Confused at the "gain" rating of tubes/transistors.

Discussion in 'Analog & Mixed-Signal Design' started by NameET, Jul 10, 2018.

  1. NameET

    Thread Starter New Member

    Jun 4, 2018
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    Hi all,
    Upon multiple occasions while designing circuits (mostly for audio use), I run into the problem of not being able to boost my signal enough before buffering/transforming it to speaker levels. That got me thinking, "if the <insert tube/transistor here> has a gain of <x>, then why isn't my signal boosting according to this?? In the case of a 12AT7, how come no matter what configuration I try, why can't I boost a 1v signal into a 60v signal? Is output impedance a factor as well? Any enlightenment would be greatly appreciated.

    Thanks,
    E
     
  2. panic mode

    Senior Member

    Oct 10, 2011
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    post your circuit
     
  3. NameET

    Thread Starter New Member

    Jun 4, 2018
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    Circuit2.PNG
    This is generally what I use, "common cathode amplifier." Even with a tube with a gain of 100, I get nothing more than an amplification factor of of 40.
     
  4. Ramussons

    Well-Known Member

    May 3, 2013
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    12AT7 is basically a Driver with a good current gain, used as a Phase Invertor to drive Power stages. Replace with 12AX7 which is a Voltage amplifier.
     
  5. crutschow

    Expert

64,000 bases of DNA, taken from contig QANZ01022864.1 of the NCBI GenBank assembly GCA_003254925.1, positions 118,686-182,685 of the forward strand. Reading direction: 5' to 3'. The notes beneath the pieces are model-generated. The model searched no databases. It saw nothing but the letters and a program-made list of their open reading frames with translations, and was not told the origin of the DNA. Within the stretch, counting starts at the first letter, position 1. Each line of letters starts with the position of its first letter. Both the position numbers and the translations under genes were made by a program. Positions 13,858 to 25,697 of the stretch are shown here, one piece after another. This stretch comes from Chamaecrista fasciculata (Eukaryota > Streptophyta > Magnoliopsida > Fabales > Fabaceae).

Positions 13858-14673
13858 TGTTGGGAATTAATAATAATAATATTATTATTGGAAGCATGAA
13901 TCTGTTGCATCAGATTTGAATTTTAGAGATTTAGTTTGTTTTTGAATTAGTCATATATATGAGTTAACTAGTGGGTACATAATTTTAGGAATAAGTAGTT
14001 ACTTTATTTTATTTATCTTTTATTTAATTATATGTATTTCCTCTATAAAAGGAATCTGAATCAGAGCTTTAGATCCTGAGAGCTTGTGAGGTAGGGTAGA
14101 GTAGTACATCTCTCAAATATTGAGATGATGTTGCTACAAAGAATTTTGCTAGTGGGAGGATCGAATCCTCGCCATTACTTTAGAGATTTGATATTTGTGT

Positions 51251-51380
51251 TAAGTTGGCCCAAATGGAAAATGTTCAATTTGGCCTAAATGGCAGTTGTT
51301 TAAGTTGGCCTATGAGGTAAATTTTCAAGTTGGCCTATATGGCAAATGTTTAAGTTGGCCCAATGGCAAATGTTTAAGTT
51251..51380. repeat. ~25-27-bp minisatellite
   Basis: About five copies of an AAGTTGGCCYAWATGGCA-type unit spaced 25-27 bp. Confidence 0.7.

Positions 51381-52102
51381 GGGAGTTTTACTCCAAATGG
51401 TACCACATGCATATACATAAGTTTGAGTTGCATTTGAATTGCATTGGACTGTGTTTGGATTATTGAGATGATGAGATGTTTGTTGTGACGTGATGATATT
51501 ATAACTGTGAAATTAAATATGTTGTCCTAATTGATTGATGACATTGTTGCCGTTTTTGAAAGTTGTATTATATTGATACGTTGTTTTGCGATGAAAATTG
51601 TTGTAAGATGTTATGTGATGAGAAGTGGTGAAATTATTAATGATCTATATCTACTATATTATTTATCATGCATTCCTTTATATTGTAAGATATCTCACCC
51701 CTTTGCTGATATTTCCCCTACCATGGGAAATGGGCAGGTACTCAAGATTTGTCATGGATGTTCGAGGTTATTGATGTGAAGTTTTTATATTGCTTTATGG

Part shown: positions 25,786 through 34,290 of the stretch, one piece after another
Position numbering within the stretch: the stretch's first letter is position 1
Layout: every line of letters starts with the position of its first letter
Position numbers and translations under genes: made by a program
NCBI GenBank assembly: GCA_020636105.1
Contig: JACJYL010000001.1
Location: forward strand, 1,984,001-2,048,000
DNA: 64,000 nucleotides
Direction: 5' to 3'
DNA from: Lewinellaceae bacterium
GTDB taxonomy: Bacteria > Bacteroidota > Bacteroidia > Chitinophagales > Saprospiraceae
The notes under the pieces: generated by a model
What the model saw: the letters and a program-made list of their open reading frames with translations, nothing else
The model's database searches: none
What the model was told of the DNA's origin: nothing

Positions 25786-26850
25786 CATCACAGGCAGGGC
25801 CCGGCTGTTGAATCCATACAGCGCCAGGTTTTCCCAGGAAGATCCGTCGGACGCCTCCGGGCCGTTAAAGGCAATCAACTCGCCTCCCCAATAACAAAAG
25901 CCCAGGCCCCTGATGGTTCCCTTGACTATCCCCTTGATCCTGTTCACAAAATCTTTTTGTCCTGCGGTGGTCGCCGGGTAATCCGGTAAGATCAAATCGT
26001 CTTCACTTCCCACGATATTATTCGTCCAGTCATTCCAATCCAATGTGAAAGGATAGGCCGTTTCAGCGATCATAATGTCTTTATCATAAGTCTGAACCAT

Mar 14, 2008
    19,090
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    The voltage gain (mu) of a tube is with a load impedance of infinity.
    In real circuits the gain is reduced by the voltage drop between the tube internal plate equivalent resistance and the plate load resistance.
    Thus if the tube plate resistance is 68k and the load resistance is also 68k, the voltage gain will be reduced to 1/2 mu..
     
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  6. danadak

    Well-Known Member

    Mar 10, 2018
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  7. BobTPH

    Senior Member

    Jun 5, 2013
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    Do you have anything to add to that post you copied?

    Bob
     
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  8. JamieOliver

    New Member

    Wednesday
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    can you let me look you circuit
     
  9. shteii01

    AAC Fanatic!

    Feb 19, 2010
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  10. DickCappels

    Moderator

    Aug 21, 2008
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    Get a higher mu (or higher Gm) tube or increase the plate resistance. This will give you more voltage swing but at a higher output impedance.

    If you want to use this to drive a speaker you'll need to use a buffer amplifier to get a low output impedance or more traditionally, use an output transformer designed to improve the impedance match between the tube plate the speaker -those used to be very common a very long time ago, so you can probably still find one in an old tube radio receiver if you can find radios from the 1960's or earlier.

    Even an old transistor output transformer will be much better than trying to drive the speaker from the plate, but be careful about the interwinding breakdown voltage.
     
  11. Bordodynov

    Well-Known Member

    May 20, 2015
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    I significantly increased the dynamic load of the triode with the help of follow-up feedback. The emitter follower also lowered the output impedance of the amplifier: Draft6.png Draft7.png
     
    Last edited: Jul 14, 2018 at 6:42 AM
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